(A Florida artist has cremated and buried the Confederate flag, as reported in this PW article.)
The year 1986 turned my world around. I started off the year with a partner of about six years’ duration, though by then it wasn’t going so well. By June we decided to part company; Stephen remained in my Upper West Side apartment until he found his own place. And I had a stimulating job as publicity manager at the venerable old music publishing firm of G. Schirmer. But that spring, the firm was bought out by another company, which promptly fired almost the entire staff. Silly me, I thought I was so indispensable there!
But as that door proverbially closed, another opened. Since 1978, I had been prodding intermittently at a biography of the great radical gay American composer Marc Blitzstein. I had completed a mountain of research and interviews, but had not really sat down to start writing. Now I had more time on my hands, and an unemployment check to tide me over. My agent, Frances Goldin, put the fear of God in me when she told me that one editor after another at different publishing houses turned down my book proposal because they really didn’t know who Blitzstein was, and I had no previous books or a track record of sales for them to go on. Now, she informed me, she would send out no more proposals unless accompanied by a couple of chapters. Editors might not know who Blitzstein was, but at least they wanted to see if I could write.
I figured editors would not be captivated by the first chapter or two of Blitzstein’s life – his birth and childhood in Philadelphia, then his student years – because they would not recognize any big musical or theatrical names. So I started writing his life from the late 1950s onward, with Orson Welles, John Houseman, Leonard Bernstein, Joseph Stein, Sean O’Casey, Agnes de Mille, Melvyn Douglas, Shirley Booth, Bernard Malamud, and other famous characters populating the composer’s career.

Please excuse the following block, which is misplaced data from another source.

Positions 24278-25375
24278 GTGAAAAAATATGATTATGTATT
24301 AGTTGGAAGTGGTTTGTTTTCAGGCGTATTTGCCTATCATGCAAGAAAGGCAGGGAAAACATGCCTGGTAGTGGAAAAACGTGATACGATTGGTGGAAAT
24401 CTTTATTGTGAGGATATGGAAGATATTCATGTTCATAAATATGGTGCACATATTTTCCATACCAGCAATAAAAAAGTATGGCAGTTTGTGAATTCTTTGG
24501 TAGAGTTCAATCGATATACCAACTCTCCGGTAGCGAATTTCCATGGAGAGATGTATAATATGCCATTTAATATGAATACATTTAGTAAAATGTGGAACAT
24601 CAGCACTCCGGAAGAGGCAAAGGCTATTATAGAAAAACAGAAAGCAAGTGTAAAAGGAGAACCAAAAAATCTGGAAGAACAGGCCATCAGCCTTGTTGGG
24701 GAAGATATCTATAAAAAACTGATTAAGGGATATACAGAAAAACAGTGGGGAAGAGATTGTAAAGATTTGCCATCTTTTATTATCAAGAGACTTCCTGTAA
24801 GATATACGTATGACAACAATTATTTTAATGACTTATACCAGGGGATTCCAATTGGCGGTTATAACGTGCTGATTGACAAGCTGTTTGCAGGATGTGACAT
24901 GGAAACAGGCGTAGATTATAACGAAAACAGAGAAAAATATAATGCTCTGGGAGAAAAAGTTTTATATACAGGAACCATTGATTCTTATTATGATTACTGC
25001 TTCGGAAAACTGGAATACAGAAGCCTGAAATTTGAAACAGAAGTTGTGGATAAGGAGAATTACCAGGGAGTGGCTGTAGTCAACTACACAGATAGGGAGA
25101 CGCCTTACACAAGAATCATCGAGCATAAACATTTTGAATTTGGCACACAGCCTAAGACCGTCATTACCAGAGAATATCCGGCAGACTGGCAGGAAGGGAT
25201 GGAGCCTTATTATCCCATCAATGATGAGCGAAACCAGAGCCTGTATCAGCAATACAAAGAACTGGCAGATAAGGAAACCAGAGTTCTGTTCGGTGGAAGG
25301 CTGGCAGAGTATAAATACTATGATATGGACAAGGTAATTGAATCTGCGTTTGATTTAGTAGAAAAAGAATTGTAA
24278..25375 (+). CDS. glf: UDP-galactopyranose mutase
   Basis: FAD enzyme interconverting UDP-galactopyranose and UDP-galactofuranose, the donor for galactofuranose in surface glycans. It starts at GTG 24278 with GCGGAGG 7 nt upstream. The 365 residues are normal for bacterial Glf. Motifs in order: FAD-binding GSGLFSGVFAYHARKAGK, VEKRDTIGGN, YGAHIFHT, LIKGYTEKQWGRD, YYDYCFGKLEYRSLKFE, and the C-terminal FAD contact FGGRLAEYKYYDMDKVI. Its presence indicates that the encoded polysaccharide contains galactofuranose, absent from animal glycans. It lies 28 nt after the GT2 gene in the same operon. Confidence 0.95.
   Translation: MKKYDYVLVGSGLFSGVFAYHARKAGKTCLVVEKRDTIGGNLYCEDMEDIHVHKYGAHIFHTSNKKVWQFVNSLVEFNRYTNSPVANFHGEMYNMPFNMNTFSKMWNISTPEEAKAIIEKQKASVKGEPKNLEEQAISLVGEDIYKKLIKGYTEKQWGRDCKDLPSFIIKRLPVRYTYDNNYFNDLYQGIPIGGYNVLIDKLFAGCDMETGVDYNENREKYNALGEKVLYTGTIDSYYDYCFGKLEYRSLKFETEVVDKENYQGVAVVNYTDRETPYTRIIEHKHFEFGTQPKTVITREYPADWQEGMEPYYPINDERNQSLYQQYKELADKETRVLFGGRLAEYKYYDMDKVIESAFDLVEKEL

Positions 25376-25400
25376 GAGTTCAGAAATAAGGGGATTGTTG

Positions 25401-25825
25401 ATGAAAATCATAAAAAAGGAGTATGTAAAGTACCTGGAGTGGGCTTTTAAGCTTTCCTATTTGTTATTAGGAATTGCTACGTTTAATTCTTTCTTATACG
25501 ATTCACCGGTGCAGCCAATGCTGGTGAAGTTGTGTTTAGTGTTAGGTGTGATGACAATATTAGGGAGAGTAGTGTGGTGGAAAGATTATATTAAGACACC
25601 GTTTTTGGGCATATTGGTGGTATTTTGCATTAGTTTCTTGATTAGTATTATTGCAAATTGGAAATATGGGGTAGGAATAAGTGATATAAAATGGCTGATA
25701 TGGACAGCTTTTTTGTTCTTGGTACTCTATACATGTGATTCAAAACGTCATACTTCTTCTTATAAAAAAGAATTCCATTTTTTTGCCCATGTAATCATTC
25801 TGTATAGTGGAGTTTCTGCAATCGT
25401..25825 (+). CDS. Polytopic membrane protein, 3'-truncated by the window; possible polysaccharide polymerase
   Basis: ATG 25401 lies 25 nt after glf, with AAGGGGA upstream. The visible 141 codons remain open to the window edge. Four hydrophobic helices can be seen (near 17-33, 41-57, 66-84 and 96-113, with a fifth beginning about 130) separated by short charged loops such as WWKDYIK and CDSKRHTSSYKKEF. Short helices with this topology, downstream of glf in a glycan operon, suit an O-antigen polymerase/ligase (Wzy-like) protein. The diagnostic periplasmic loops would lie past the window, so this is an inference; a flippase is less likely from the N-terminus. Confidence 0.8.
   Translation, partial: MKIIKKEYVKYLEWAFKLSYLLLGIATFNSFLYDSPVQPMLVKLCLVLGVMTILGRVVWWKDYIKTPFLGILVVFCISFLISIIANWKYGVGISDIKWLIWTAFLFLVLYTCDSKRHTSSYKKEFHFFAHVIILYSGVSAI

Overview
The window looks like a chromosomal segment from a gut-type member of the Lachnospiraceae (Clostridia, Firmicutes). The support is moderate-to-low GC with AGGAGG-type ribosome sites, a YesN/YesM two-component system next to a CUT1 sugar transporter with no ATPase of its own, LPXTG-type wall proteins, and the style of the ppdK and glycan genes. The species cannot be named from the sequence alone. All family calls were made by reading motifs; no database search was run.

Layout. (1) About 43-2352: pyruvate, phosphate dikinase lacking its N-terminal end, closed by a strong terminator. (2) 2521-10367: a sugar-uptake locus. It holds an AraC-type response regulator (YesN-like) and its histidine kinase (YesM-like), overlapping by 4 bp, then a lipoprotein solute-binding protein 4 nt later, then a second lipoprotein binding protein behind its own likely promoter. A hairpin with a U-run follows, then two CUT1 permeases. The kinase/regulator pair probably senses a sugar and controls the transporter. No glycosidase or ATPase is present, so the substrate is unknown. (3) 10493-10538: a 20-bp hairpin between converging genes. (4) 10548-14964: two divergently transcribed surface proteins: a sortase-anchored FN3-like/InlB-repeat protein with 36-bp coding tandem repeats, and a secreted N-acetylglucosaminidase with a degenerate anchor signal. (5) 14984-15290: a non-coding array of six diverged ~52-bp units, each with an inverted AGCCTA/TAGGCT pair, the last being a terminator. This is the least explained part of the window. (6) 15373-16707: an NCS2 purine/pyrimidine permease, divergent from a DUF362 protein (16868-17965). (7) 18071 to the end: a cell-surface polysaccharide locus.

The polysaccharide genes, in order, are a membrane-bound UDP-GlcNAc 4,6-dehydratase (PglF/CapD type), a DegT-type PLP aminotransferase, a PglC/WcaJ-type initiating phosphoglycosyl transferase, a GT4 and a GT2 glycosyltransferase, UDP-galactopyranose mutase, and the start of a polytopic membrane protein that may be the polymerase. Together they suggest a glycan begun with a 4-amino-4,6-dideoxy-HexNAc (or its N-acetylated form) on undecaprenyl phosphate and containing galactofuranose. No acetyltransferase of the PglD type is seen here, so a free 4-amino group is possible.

Two big events occurred within a couple of days of each other that October. On Saturday night, Oct. 4, a friend visiting from Wisconsin joined me for a night out “with the boys” at a raunchy safe-sex club in Lower Manhattan called the Locker Room. Safe sex was, of course, the order of the day, as AIDS had already claimed thousands of lives in New York City alone. The place really got hopping after 4 a.m. – we didn’t leave ’till 7. We bonded with one handsome young fellow named Ricky Barnett, and I told him I’d like to call him the following week. I’d find his name in the phone book, he told me, and in whatever mental state I left the club, I was able to recall his last name as the same as my childhood family dentist.
Now that I had delivered some completed chapters to Fran, she got them over to Michael Denneny, a pioneering editor at St. Martin’s Press with a special, though not exclusive interest in gay-related subjects. Michael accepted my book on Tuesday, Oct. 8. Overnight, the character of my project changed. Up to then I had been conducting my research in an on-spec void, poking my head up only occasionally for a magazine article here and some program notes there. It became qualitatively another enterprise entirely now to be writing for an editor, with deadlines, regular submission of fresh chapters, and pay. As my agent, Fran made the case that with the offered advance I could not give up all outside work assignments and devote myself full-time to the book, so St. Martin’s doubled it.
It was some time, perhaps years later, before I heard from Michael exactly how he came to accept my book. He had a close friend in the conductor Bruce Ferden, whose performances I had attended at the New York City Opera and elsewhere, although I had never met him. When Michael received my proposal, he asked Bruce if he thought Blitzstein was worth a book, and Bruce encouraged him to take it on. So I feel a certain personal debt to Bruce as well. Bruce died of AIDS in 1993, less than a year after conducting Philip Glass’s opera The Voyage at the Met.